The first big network smear
CBS aired it. Dan Rather was the reporter. The program attempted to damage the reputation of a commander—in—chief.
Are we talking about Wednesday's 60 Minutes? No, we're talking about a CBS Reports program The Uncounted Enemy: A Vietnam Deception, which ran January 23, 1982.
Now you might think that the subtitle refers to John Kerry. Actually, the program sought to prove that General William C. Westmoreland, then Commander—in—Chief of U.S. forces in Vietnam, deliberately misled President Johnson, the Pentagon and Americans as to the actual strength of the VC/NVA just prior to the 1968 Tet Offensive, thereby giving the false impression that we were winning the war. It was the first big smear of a public figure attempted by CBS.
Produced by George Crile and narrated by Mike Wallace, the program was based on allegations by former CIA analyst and well—known left—winger, Sam Adams, whose claims had already been investigated, and dismissed by, the House Select Committee on Intelligence in 1975.
Even knowing their source had been discredited, CBS went ahead with the production anyway. It featured paid, coached and rehearsed 'witnesses' and Dan Rather deliberately provoking General Westmoreland to make him angry; to make him appear 'guilty' under his questioning.
In the aftermath of its controversial airing, TV GUIDE ran a major article titled 'Anatomy of A Smear: How CBS Broke The Rules and 'Got' Westmoreland.' Professor Leonard Magruder, then teaching at Suffolk College wrote a detailed analysis of what he knew to be a pack of lies. He and his students saw to it that CBS executives and reporters, as well as those of other networks, plus major newspapers, received copies. (Renata Adler would later write her book on it titled Reckless Disregard)
General Westmoreland received a copy of Professor Magruder's work and sent it to his lawyers, who were working on a $120 million libel suit against CBS. The general received tremendous support from Americans across the country and from fellow Vietnam vets, who organized The Veterans for Westmoreland Committee which raised many thousands of dollars for his defense fund. For his part, Westmoreland stated that any money he received from a settlement would go to charities helping veterans and their families.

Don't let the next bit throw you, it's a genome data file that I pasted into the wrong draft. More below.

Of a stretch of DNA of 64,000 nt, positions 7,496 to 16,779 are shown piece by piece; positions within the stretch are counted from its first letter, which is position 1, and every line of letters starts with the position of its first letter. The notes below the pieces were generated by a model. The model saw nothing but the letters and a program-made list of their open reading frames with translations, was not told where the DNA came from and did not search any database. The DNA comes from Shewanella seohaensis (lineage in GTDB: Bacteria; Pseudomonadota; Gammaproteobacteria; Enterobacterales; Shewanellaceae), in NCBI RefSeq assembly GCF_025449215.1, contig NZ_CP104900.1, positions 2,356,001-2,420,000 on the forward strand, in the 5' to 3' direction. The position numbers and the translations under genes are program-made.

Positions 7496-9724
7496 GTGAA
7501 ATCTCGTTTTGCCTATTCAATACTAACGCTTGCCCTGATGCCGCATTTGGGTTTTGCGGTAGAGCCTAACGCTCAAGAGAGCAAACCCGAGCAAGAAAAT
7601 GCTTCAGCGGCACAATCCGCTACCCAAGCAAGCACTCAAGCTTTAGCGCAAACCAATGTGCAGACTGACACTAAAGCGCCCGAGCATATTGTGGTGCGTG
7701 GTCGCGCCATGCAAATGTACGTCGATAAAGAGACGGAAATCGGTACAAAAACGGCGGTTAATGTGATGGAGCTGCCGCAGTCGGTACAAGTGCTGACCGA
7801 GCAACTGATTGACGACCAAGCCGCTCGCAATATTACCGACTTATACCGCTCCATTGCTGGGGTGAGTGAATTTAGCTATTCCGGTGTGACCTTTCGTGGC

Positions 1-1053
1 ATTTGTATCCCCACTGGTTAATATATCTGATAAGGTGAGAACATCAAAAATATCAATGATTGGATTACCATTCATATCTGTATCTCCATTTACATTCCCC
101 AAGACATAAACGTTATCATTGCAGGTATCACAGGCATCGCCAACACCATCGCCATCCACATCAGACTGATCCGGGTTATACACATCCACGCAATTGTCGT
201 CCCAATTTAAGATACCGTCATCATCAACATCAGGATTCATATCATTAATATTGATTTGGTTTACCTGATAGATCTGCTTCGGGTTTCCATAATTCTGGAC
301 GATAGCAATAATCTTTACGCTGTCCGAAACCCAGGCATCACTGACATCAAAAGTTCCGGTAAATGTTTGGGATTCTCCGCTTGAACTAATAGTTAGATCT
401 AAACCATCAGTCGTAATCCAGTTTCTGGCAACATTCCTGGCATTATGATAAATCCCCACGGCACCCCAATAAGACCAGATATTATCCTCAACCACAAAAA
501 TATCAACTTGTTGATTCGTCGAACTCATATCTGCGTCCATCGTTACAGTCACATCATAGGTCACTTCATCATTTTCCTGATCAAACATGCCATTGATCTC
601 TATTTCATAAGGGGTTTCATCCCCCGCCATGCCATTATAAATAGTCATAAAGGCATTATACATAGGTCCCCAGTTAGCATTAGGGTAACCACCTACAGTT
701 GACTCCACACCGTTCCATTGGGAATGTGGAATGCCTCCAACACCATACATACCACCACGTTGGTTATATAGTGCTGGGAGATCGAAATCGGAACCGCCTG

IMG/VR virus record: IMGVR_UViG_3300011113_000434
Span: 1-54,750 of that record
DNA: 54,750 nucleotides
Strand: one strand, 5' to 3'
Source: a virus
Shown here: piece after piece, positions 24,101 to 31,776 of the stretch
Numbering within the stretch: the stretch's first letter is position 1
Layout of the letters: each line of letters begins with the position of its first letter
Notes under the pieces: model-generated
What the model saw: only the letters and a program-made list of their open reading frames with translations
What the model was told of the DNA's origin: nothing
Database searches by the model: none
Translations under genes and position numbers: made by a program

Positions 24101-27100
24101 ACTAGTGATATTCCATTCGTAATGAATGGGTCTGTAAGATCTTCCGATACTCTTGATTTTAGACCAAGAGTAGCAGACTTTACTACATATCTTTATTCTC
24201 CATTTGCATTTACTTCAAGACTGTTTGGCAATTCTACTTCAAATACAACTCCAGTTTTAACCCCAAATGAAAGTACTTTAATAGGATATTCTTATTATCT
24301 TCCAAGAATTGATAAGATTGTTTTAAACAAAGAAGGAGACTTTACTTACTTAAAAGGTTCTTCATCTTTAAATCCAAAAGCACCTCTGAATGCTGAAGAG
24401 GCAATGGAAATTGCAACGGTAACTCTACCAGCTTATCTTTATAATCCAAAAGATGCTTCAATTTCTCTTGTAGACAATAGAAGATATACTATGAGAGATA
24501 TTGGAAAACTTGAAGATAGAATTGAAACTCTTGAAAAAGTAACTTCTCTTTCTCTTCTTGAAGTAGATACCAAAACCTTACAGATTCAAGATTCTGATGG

The general had made a public statement on December 27, 1983 in which he listed some of the exhibits in his lawsuit. They included:
—Dan Rather promising to investigate criticisms of the program, which he never did.
—Failure by CBS to make public the findings of its internal investigation (the Benjamin Report) which concluded that the program was biased and its allegations unproved.
—Affadavits from numerous military officers and CIA officials attesting that the programs allegations were false.
—A memo from George Crile to Mike Wallace instructing him as to interview technique, with Crile saying: 'Now all you have to do is break General Westmoreland.'
—A George Crile memo to Mike Wallace urging CBS to 'forget process' telling Wallace to ask Rather to intercede on his and Wallace's behalf with current and former Evening News and CBS Reports executive producers. (read: help! Save my rear end)
In the end, much to the frustration of many vets and supportive Americans, General Westmoreland settled for an apology from CBS. He was a magnanimous gentlemen about the whole thing, saying that 'I do not believe it is fair to judge the media by the isolated actions of some of its irresponsible members.'
But the damage had been done. CBS sustained a severe PR black eye and its credibility was damaged severely. It was a bad day at Black Rock (the nickname of CBS's Sixth Avenue skyscraper headquarters). Its first major attempt at smearing a commander—in—chief failed miserably.
And as we now know, blinded by arrogance, they refused to heed the obvious lesson, and now face permanent, possibly fatal injury.
The author would like to acknowledge the work of Professor Leonard Magruder, some of which was used as source material for this article. Professor Magruder is the founder and president of Vietnam Veterans For Academic Reform, fighting against college and university speech codes, multiculturalism, PC and other manifestations of leftwing rot on campus.
John B. Dwyer is a military historian